KABUL, 8 April 2010 – Family size and composition have strong economic and social consequences in Afghanistan, experts say.
“The larger a family is the greater its vulnerability to poverty, illiteracy, food insecurity and other shocks,” said Abdul Rahman Ghafoory, director of the government’s Central Statistics Office (CSO).
His analysis is based on a 2008 National Risks and Vulnerability Assessment (NRVA) which indicated there was an apparent correlation between poverty and household size.
But others point to family composition as being a key determinant of poverty.
“If large families have multiple able bodied working age members, and particularly working age men, then they are better placed to respond to risks and diversify livelihood activities,” said Paula Kantor, director of the Afghanistan Research and Evaluation Unit.
She said if a large family is comprised primarily of children and the elderly it could be more vulnerable to poverty.
At least 70,000 households are headed by women, mostly widows, in Afghanistan, NRVA statistics show.
“Households that are headed by women are usually poorer and more vulnerable than those headed by men,” said Ghafoory, who also noted the social restrictions on the kinds of work women can do.
“In the Afghan context, the absence of a male head of household can signify a highly vulnerable position of the household members in terms of income security and social protection,” said NRVA.
“Human rights deficit”
Abject poverty is widespread and multidimensional in Afghanistan, according to a report by the UN Office of the High Commissioner for Human Rights.
“Poverty is neither accidental, nor inevitable in Afghanistan: it is both a cause and consequence of a massive human rights deficit including widespread impunity and inadequate investment in, and attention to, human rights,” said the 30 March report.
At least nine million Afghans (36 percent of the population) live in absolute poverty, and five million “non-poor” live on 2,100 Afghanis (US$43) a month, according to NRVA figures.
Three decades of conflict as well as factors such as illiteracy, poor health care and unemployment also stimulate poverty, experts say.
“Poverty and joblessness have strong links to insecurity and war in this country,” said Ghafoory, adding that many youths were joining criminal and insurgent groups out of desperation and joblessness.
Afghanistan’s unemployment rate is estimated by the Labour Ministry at over 40 percent and millions of young Afghan men travel abroad – legally or illegally – in search of work. In 2008 UNHCR said Afghan migrants in Iran send home up to US$500 million a year in remittances.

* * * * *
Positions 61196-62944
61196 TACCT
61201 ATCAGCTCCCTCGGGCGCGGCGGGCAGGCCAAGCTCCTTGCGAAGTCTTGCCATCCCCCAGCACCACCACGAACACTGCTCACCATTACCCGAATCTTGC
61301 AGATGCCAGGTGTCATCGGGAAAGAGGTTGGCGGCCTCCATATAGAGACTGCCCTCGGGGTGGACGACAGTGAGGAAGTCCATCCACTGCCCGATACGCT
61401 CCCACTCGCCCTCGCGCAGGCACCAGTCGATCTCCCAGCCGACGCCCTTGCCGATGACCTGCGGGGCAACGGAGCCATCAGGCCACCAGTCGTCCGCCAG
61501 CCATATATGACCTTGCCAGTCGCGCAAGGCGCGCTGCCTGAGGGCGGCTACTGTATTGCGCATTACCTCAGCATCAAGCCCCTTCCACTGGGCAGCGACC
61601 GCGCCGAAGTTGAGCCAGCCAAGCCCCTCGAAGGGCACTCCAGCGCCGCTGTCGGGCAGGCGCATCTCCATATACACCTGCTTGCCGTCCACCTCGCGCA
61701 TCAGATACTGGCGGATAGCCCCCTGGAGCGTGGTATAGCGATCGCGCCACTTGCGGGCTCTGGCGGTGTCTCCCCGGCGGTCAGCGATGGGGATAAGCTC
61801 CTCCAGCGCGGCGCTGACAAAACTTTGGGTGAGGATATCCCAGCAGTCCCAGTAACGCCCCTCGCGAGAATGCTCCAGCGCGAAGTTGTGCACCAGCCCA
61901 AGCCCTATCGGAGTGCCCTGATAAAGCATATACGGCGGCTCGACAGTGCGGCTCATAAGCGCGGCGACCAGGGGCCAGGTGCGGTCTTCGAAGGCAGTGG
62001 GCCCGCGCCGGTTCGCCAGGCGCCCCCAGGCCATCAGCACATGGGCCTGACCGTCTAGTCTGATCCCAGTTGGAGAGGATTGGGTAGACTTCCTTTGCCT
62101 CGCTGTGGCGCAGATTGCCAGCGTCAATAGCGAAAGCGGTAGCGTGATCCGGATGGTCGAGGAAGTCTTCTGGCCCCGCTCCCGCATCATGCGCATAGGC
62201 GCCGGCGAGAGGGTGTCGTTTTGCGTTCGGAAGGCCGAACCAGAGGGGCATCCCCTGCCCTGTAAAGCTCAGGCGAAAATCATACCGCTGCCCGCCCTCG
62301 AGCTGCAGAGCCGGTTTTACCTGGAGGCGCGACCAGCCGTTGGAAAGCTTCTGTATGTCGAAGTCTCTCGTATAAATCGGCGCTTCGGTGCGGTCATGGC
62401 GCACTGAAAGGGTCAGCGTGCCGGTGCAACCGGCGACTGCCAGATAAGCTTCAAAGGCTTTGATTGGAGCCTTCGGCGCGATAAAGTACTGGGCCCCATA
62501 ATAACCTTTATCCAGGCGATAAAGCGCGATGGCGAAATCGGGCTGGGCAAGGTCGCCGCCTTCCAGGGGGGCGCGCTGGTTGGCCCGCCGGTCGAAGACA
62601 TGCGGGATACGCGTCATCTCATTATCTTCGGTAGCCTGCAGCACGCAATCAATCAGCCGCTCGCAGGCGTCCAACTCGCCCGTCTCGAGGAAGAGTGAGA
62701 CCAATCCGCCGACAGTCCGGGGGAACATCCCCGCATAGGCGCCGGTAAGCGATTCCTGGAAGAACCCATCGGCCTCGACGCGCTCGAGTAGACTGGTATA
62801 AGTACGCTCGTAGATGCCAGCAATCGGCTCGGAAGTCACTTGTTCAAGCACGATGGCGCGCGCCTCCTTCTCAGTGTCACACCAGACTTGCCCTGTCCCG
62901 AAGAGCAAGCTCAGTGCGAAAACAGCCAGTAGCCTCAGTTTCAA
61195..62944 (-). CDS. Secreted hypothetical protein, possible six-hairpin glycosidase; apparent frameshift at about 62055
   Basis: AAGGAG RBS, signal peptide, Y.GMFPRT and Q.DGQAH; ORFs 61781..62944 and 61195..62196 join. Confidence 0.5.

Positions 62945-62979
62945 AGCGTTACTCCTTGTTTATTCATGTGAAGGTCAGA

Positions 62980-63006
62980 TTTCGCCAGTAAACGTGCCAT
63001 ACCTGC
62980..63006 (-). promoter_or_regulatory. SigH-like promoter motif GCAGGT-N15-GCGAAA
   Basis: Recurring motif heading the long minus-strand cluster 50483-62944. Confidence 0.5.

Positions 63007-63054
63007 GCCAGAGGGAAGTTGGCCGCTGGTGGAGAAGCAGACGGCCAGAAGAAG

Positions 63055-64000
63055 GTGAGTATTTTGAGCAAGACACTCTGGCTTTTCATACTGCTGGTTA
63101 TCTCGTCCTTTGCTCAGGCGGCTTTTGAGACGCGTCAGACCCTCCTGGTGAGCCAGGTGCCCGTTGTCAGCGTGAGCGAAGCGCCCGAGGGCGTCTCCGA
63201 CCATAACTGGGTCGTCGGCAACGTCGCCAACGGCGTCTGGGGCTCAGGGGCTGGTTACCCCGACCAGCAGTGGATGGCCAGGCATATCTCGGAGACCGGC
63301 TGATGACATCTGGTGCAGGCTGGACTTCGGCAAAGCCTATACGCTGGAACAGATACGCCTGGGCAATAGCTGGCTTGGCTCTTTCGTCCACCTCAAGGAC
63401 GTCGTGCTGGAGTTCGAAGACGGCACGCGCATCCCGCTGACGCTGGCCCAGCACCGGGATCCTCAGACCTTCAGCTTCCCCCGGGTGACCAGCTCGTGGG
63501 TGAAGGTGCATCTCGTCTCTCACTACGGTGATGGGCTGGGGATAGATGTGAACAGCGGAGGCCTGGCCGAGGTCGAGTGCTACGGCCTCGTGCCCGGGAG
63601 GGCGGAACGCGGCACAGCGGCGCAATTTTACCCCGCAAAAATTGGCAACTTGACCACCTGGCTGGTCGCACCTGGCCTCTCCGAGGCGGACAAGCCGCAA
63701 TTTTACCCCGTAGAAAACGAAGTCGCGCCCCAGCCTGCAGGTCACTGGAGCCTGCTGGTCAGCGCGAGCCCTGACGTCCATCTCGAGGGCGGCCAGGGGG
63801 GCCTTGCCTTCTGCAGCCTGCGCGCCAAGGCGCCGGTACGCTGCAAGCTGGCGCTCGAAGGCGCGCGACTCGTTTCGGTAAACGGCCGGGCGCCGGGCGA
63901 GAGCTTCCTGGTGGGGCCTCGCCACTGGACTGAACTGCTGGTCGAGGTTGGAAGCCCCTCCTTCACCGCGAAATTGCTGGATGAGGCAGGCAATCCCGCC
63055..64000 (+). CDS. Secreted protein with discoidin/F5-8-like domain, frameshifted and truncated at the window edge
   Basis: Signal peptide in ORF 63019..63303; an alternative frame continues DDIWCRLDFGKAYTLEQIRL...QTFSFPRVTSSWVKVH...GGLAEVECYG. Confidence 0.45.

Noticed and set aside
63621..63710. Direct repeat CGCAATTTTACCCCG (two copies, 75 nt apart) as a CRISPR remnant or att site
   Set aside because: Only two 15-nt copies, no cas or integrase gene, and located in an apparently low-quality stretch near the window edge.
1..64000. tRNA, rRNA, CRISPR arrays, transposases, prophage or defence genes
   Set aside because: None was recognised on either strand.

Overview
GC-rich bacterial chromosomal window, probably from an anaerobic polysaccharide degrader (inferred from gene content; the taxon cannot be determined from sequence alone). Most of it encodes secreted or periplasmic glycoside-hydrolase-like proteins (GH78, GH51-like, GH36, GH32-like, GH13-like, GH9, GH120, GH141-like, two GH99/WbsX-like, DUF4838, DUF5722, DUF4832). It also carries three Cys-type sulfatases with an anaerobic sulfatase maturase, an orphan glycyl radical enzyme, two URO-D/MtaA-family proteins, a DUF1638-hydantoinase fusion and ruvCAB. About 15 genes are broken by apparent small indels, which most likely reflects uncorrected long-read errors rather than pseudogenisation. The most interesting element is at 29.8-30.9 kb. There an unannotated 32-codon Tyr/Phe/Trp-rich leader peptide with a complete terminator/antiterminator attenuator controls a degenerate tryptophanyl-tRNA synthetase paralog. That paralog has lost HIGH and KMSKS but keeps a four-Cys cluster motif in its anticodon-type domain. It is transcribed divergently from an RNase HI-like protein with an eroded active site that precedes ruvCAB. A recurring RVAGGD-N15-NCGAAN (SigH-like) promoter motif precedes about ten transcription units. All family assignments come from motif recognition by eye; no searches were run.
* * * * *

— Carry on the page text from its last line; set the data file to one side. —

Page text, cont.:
Men generally have better opportunities than women, however, whose literacy, income and health indicators, and participation in decision-making, are far inferior to those of men.
More men die in armed conflict than women but their deaths do not match the high number of women who die for lack of a decent health care system. Every day at least 48 mothers die of pregnancy-related complications, according to aid agencies.
With virtually no welfare system, people seek protection in large and/or extended families where parents and the elderly rely on the young. Half of the country’s population of 25 million in 2008 was under 15, according to NRVA
“Population dynamics, including growth rates, age structure, fertility and mortality, migration and more, influence every aspect of human, social and economic development,” says the UN Population Fund.
Afghanistan’s annual population growth is estimated by CSO at over 500,000 but the country has few means of covering the basic needs of this growing population.
Development projects tend not to factor in population growth, and there is virtually no government policy on birth control, according to experts and NGOs.
“In order to reduce poverty we need to fairly distribute wealth and opportunities among citizens rather than overemphasizing population reduction,” said Ghafoory.
Average household size is 7-8 individuals and girls often marry before their legal age (16) and are usually seven years younger than their husbands, according to NRVA.
“I find it hard to feed my children let alone help with their education, clothing, medical and other expenses,” said Zarlashta, a mother of 10, whose husband died last year. Two of her eldest sons, Qudratullah 16 and Esmatullah 15, have quit education to work full time and support their younger siblings.
[This report does not necessarily reflect the views of the United Nations]